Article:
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Galileo, the prestigious European satellite navigation system, is under threat by the US military, which wants to degrade its accuracy, according to the German TV news programme Tagesschau

Galileo was to provide highly accurate, guaranteed global positioning services under civilian control.

Talks are underway between the US and the European Union to ensure that the navigation satellite system will operate with - not interfere with - the present U.S. Global Positioning System (GPS). In practice this would mean the US can jam frequencies if desired (without consulting the Europeans first), but it also wants control over the accuracy of the system for security purposes, according to Tagesschau. This would be a serious blow to the $3.7 billion project, which is designed to deliver real-time positioning accuracy down to the metre range - unprecedented for a publicly-available system.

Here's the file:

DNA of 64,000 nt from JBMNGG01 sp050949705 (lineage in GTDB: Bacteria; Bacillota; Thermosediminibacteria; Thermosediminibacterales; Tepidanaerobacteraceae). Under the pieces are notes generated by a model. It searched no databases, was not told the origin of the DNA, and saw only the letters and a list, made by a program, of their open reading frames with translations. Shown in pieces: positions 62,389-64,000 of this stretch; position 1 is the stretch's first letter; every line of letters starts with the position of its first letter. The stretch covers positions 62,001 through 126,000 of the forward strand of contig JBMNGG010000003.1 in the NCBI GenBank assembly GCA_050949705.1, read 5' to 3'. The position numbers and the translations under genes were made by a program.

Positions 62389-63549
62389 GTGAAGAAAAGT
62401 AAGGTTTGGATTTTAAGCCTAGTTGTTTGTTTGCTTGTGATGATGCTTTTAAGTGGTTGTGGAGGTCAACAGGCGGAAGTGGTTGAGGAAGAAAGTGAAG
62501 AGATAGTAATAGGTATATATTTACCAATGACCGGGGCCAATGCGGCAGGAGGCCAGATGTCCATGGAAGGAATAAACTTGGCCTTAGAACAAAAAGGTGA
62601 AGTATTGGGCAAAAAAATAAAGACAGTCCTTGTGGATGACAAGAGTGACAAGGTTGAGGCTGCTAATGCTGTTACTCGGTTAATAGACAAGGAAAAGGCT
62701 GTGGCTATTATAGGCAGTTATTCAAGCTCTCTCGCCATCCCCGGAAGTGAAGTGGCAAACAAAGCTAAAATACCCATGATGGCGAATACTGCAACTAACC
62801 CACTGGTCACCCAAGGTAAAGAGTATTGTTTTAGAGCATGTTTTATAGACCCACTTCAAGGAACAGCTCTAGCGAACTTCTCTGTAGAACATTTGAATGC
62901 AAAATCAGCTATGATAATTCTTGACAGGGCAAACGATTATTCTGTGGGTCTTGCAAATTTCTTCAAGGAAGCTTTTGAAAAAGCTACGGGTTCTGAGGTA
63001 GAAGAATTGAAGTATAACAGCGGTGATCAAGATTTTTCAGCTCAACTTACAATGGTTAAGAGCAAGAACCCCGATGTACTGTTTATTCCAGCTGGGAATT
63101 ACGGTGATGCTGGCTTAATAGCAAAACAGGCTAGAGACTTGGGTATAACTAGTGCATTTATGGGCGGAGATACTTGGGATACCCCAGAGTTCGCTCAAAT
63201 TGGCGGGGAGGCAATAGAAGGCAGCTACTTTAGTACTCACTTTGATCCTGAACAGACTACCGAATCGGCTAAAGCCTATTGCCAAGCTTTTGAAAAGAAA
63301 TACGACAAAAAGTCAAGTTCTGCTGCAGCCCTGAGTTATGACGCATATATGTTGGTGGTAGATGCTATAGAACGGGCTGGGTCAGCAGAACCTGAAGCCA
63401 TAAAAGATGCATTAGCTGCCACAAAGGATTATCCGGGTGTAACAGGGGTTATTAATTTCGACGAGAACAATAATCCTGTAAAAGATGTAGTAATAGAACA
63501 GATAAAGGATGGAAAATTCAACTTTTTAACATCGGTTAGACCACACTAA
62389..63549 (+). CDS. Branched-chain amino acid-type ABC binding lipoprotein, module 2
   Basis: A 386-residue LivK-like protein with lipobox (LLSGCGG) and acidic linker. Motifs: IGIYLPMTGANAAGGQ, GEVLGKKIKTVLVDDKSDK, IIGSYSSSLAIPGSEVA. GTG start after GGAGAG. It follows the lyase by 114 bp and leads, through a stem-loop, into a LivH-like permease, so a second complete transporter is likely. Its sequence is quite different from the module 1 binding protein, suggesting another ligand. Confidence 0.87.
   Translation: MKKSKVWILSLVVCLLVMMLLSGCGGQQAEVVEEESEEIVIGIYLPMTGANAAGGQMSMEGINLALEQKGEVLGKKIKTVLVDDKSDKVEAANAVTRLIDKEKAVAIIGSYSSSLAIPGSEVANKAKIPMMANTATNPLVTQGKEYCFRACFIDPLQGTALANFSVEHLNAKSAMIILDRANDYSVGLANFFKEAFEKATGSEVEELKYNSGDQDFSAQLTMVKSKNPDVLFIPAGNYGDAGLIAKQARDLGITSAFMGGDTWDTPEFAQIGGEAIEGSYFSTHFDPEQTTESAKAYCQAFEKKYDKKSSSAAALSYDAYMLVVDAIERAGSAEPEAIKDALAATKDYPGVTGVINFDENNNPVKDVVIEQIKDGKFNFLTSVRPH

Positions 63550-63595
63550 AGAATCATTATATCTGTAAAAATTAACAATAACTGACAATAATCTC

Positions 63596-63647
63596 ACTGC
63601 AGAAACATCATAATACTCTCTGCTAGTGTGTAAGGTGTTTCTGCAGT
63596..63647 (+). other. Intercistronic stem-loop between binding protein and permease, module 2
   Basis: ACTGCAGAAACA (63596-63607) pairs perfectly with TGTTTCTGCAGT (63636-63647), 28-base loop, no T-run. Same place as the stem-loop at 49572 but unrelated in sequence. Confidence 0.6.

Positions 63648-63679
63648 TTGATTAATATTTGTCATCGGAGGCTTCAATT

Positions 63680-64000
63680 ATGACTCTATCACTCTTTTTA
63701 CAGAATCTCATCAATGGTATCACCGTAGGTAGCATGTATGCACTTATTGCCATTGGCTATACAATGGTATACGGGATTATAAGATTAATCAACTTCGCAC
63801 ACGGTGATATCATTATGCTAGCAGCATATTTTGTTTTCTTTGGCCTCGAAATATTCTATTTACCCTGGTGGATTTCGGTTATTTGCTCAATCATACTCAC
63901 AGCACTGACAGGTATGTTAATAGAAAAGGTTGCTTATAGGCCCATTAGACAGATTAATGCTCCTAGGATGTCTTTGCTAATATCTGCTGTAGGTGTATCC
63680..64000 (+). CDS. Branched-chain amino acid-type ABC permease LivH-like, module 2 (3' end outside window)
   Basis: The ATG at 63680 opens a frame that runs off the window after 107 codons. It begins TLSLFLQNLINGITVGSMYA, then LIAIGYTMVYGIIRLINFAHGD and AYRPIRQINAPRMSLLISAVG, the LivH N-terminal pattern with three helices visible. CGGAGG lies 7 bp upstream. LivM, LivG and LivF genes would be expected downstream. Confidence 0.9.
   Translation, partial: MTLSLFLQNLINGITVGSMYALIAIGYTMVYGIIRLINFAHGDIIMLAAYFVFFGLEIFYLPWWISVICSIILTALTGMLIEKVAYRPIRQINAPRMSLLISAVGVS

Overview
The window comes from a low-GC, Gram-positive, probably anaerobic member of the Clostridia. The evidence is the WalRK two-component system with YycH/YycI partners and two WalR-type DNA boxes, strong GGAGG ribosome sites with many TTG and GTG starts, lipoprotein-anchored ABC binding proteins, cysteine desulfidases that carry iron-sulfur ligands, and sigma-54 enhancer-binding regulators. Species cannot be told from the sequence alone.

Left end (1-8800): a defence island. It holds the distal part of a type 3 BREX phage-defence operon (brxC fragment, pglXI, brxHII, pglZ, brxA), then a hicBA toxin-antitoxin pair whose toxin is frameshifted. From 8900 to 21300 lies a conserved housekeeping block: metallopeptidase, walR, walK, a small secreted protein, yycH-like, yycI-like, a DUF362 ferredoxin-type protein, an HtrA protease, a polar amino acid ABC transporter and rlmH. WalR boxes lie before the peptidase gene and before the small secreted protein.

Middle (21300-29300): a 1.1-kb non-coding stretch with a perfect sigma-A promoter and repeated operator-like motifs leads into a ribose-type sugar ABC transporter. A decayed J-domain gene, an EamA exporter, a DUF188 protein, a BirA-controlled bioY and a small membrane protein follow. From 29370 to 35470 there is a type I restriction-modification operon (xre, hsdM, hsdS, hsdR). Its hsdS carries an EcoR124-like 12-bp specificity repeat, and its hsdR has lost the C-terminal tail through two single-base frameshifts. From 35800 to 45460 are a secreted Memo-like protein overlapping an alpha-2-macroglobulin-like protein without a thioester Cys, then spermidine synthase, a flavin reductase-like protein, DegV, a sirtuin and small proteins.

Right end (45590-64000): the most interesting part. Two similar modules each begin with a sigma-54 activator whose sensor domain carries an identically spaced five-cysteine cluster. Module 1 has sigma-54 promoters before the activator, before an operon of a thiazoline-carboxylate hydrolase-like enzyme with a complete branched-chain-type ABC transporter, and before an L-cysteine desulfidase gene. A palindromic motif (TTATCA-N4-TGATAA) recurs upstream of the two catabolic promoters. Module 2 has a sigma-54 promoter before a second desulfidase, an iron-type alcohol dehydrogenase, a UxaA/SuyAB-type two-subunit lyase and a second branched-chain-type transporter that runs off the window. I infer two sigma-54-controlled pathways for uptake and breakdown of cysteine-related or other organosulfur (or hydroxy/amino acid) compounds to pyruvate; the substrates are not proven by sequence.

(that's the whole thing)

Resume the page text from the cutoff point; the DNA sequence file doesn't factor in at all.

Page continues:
The US has made its system available free of charge to non-military users since 1983 and to date saw "no compelling need" for a competing European system. It believes the US system will meet the needs of users for the foreseeable future, even when millions of mobile phones will be equipped with GPS receivers. In the past U.S. officials expressed concerns about the European system. The US military has contingency plans for denying access to the GPS signals to adversaries in specific areas of conflict.

The European Space Agency expects to launch the first of 30 satellites (27 active and three spares) in 2006, with the final system completed in 2008. ®

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